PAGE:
Eros and Sky agree Bollywood deal
By Josephine Moulds
BSkyB is set to launch a Bollywood video-on-demand channel with Aim-listed Indian film studio Eros International.
Eros announced the venture as it unveiled a 50pc increase in revenues, driven by the growing appeal of Bollywood films worldwide.
It would not disclose the value of the deal, but said it would initially provide the Sky channel with 100 films from its library of 1,300.
The shares jumped 29 to 421p - more than double last June's flotation price - as Eros announced a 76pc increase in profits before tax and exceptional items to $32.5m (£16m), on revenues of $66.4m.
Eros chairman and chief executive Kishore Lulla said: "We've seen a massive increase in profits from the growth in India and internationally of Indian movies."
PricewaterhouseCoopers estimates that revenues from India's film industry, valued at about $1.75bn in 2006, will nearly double to $3.4bn by 2010. Mr Lulla said: "If you look at the Hollywood industry, why is it so big? Only because grosses in the domestic market are huge, it captures world attention.
"India has one billion people. There are 300m people in the middle class and 40m joining every year. You have the multiplexes coming in, there were 3.9bn tickets sold last year."
Mr Lulla said Bollywood films appealed to global audiences because they are "like a breath of fresh air, full of family values and music".
Eros's recent foray into Shakespeare, a highly acclaimed Bollywood version of Othello called Omkara, was one of its most profitable films last year, grossing around $15m worldwide.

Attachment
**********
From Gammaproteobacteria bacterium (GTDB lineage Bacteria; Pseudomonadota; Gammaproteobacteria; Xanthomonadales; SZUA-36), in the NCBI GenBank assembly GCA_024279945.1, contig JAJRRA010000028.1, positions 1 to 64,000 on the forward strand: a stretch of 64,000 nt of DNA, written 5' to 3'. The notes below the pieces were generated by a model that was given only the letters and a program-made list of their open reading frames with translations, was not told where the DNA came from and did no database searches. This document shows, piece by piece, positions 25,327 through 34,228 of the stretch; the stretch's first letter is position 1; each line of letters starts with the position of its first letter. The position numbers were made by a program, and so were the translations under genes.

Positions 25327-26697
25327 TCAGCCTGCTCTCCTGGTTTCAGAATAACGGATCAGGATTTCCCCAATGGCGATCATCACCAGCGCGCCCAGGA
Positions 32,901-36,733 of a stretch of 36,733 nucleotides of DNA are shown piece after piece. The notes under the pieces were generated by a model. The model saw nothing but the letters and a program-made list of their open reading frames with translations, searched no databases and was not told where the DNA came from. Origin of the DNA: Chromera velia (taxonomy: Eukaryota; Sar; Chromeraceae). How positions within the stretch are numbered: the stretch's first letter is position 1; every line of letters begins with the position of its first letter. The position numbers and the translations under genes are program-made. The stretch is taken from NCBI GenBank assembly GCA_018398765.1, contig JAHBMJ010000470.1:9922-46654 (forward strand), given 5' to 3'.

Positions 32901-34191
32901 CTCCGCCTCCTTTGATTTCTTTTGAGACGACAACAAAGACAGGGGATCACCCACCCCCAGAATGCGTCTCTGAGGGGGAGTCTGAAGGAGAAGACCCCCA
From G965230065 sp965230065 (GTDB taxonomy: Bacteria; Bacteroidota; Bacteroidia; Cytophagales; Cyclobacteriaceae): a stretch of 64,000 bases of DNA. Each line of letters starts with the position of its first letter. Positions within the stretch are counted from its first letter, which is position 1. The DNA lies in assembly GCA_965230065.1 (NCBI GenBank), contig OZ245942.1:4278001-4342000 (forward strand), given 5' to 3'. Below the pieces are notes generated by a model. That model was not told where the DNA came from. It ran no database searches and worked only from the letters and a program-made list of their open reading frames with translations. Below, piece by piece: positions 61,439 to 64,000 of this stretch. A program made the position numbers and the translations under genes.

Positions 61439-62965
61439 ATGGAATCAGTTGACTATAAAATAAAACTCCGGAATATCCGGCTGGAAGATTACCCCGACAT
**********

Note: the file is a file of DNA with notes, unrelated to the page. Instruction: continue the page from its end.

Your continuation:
Other big hits include Namastey London, a Bollywood love story set in the English capital.
Mr Lulla sees it as his mission to consolidate the fragmented Indian film industry. Last year, he spent $90m on buying libraries of films and small production companies.
He intends to spend between $150m and $200m continuing this process over the next two to three years. He said the company could take on some debt if there were more opportunities.
"Eros consolidated the content and distribution factor," he said. "We became a global player. Now we are a one-stop shop for global distribution.
"You name any format, we exploit the content through that format, we are not reliant on anyone else to distribute that content. We want to become the studio model."
Eros has embraced the internet as a distribution channel initially for music, and it recently launched a channel on video sharing site YouTube.
Mr Lulla said: "The new media is giving us high margins, which is hitting our bottom line." He said the company is in discussions over a possible distribution joint venture with two of the major Hollywood studios.